The man who facilitated a lot of Guy's Chicago success was named Quadrach. When Lombardo felt he was ready to move on to New York he found out - Chicago style - that he was not as much in charge as he had thought. He was delayed several months disentangling himself from commitments Quadrach had made in his name. Accordng to what I could find, some of the stories did not come out until many years later. It was suggested that some of the people involved "were not the kind you would want to aggravate."

The Royal Canadians moved into the Roosevelt Hotel in in New York 1929 which turned into a very long engagement. Except for the occasional hiatus when Lombardo chose to play elsewhere or take time off, that engagement lasted until the Roosevelt Grille closed in the late 1960's. Meanwhile, Decca began recording and The Royal Canadians were among the first to sign on. This resulted in a long list of best selling recordings including at least four which reached the million mark.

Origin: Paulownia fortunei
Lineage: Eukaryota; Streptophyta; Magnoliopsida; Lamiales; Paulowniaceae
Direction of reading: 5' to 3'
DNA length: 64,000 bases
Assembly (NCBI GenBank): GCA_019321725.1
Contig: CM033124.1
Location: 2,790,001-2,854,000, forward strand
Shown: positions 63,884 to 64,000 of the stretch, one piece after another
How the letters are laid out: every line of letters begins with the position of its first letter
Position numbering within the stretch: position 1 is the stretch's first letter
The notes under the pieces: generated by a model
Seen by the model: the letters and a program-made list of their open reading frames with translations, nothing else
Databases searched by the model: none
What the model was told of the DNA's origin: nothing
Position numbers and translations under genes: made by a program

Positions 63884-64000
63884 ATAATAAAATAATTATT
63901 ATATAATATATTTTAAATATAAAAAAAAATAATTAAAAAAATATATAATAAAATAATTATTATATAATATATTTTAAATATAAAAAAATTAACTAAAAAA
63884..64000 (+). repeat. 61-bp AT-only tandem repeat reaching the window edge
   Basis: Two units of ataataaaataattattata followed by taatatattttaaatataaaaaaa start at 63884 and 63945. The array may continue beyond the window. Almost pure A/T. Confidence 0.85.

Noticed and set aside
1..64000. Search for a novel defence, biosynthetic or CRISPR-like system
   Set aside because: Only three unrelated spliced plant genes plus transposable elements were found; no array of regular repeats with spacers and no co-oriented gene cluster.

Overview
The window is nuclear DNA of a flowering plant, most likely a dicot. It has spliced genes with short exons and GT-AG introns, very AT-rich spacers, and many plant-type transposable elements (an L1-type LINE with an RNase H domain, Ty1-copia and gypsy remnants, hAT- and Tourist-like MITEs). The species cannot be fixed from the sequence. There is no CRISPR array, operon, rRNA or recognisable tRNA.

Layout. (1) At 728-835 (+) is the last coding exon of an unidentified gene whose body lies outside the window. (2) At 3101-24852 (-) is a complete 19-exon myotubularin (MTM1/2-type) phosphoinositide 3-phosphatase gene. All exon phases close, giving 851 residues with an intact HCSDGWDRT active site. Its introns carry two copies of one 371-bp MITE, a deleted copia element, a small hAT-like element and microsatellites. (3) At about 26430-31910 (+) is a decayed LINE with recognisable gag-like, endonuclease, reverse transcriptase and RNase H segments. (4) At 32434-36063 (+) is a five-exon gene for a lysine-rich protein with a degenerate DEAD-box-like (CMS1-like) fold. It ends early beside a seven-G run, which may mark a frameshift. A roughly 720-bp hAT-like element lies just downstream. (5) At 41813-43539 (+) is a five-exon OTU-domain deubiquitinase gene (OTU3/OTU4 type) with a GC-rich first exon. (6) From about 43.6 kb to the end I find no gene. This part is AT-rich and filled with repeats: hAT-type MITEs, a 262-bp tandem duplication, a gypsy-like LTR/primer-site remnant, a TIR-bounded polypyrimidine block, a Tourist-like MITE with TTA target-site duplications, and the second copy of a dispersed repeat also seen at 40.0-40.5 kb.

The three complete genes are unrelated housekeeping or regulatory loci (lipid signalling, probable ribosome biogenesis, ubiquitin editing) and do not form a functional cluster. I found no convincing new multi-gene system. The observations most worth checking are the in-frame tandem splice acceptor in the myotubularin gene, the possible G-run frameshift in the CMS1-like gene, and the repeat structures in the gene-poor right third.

Some original compositions were "Boo Hoo", "Powder Your Face With Sunshine",
"Seems Like Old Times", "Coquette" and "Sweethearts on Parade." Guy Lombardo and The Royal Canadians closed out every year, for years, on radio and eventually television, with his "Auld Lang Syne" signature piece.

Guy had another interest - quite unrelated and quite perilous. He was an avid speed boat racer who won the 1946 Gold Cup race on the Detroit River in a boat he called Tempo VI. The boat had an old hull and a new motor. It was said he had "a good rhythm and conducted to a fine crescendo, rather like as if he were directng Ravel's Bolero." Racing rules changed and boats became much faster in '47 and '48, and he did not win those races. However, he did break a world record in Miami in 1948.